Abyei: An Ongoing Dilemma
The Comprehensive Peace Agreement, known in media circles as the Naivasha Agreement, did not put an end to the dispute between the Sudanese government and SPLM on the issue of border area of Abyei, instead, the agreement, which was signed in 2005, left the issue of Abyei to be handled by a special protocol known as the Abyei protocol, a protocol whose content implies that a referendum be conducted to poll the inhabitants of the area on whether the area belongs to North or South Sudan, but the issue of Abyei remains unresolved despite all the solutions, reserving its seat along the other unresolved issues between Khartoum and Juba such as borders, oil, debts, water etc.
Many problematic issues surfaced in the negotiation rounds regarding Abyei, the most important of which is the citizenship issue which inherently poses the question: Who are the original people of Abyei? Are they Dinka Ngok, Misseiriya, or both? This issue complicated the dispute over Abyei. Analysts specialized in the issue of Abyei regard the dispute around the identity of the original people of Abyei as being inextricably related to the referendum where the descendents of Abyei in SPLM which rule South Sudan try to alienate Misseiriya who represent the majority of the area's population and may tilt the result of the referendum towards settling it as a Northern territory.
During the transitional period from January 9th 2005 to July 9th 2011 at the end of which South Sudan was declared independent, Abyei was being run by a joint administration between the government of Sudan and SPLM, an administration that belonged to the Presidency of the Republic, but after secession the administration and authority issues became a bone of contention between the negotiating parties.
Director of the local peace organization (ANGATO) Abdulrahman Njtan told (Sudan Vision) that what is currently disputed is the Abyei Legislature. According to Njtan, SPLM seeks to realize a number of political interests through controlling the legislature which will enable it to pass the legislative policies pertinent to referendum and the regulations organizing the referendum and voters.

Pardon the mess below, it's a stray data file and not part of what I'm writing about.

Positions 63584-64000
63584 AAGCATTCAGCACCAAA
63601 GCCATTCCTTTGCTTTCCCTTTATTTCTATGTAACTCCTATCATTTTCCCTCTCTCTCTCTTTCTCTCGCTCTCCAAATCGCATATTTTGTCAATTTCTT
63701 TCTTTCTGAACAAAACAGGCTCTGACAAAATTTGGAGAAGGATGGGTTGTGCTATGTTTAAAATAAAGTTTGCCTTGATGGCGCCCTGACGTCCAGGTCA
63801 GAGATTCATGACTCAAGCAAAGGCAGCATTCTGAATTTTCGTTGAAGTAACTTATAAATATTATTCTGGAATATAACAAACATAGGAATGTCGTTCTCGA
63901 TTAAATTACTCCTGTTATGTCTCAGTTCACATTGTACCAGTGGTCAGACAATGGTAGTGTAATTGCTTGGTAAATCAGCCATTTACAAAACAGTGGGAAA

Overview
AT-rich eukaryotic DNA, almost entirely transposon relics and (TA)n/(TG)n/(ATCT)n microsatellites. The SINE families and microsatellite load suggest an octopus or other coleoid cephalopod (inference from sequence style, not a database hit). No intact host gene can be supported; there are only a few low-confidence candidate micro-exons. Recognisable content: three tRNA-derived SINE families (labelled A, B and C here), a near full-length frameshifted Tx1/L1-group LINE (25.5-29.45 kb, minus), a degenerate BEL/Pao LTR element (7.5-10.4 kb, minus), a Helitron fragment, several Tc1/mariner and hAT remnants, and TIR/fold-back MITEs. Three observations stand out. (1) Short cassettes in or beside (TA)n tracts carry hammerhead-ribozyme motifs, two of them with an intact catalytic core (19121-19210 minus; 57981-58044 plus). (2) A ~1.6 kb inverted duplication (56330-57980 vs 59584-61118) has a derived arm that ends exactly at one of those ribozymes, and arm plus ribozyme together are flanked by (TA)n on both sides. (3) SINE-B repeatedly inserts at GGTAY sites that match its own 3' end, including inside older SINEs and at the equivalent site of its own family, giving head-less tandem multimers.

Njtan added that the administrative vacuum created by the tenacity and obduracy of the South Sudan delegation taking part in the Abyei negotiations paves the way for the influential Abyei descendants in SPLM to get many Southerners settled in Abyei benefitting from the absence of civil institutions in the area.
In efforts to restrain security instability in Abyei, a joint oversight committee was formed to oversee things in Abyei and restore things to order until the referendum is conducted.
Joint head of the oversight committee Alkhair Alfaheem Almakki said the committee is made up of four members, two from the North and two from the South. In an interview with (Alsahafa Newspaper) Alfaheem added that the current meeting is held to discuss security and administrative issues. Alfaheem thinks the solution lies in not fragmenting the formation of civil institutions in Abyei, indicating that the executive body cannot function in the absence of a legislative one.
Abyei was not very well known to the majority of Sudanese people until after the ratification of Naivasha agreement, an event after which the area became politically important and placed itself at the center stage of the media. This leads to the question: Why is the area all that important?
Professor of Political Science Alsaori said in a previous interview with the newspaper that oil, and the SPLM leaders whose origins date back to Abyei are behind this importance.
Reports indicate that the inhabitants of Abyei –according to the census carried out in April this year- live around the Arab Lake, Misseiriya live north of the lake and Dinka Ngok live south of the lake. According to United Nations census, the cattle herders in Abyei total 200 thousand the majority of which are Misseiriya owning 8 million heads of cattle.
Here again, yet another question poses itself: Until when will Abyei inhabitants live subject to the negotiations and policies which serve the interests of particular individuals in SPLM seeking to encourage instability so that Abyei wouldn't lose its importance, and in order to achieve that goal, they sabotage any progress towards addressing unresolved issues between Khartoum and Juba.
By Mohamed Abdallah, 08/07/2012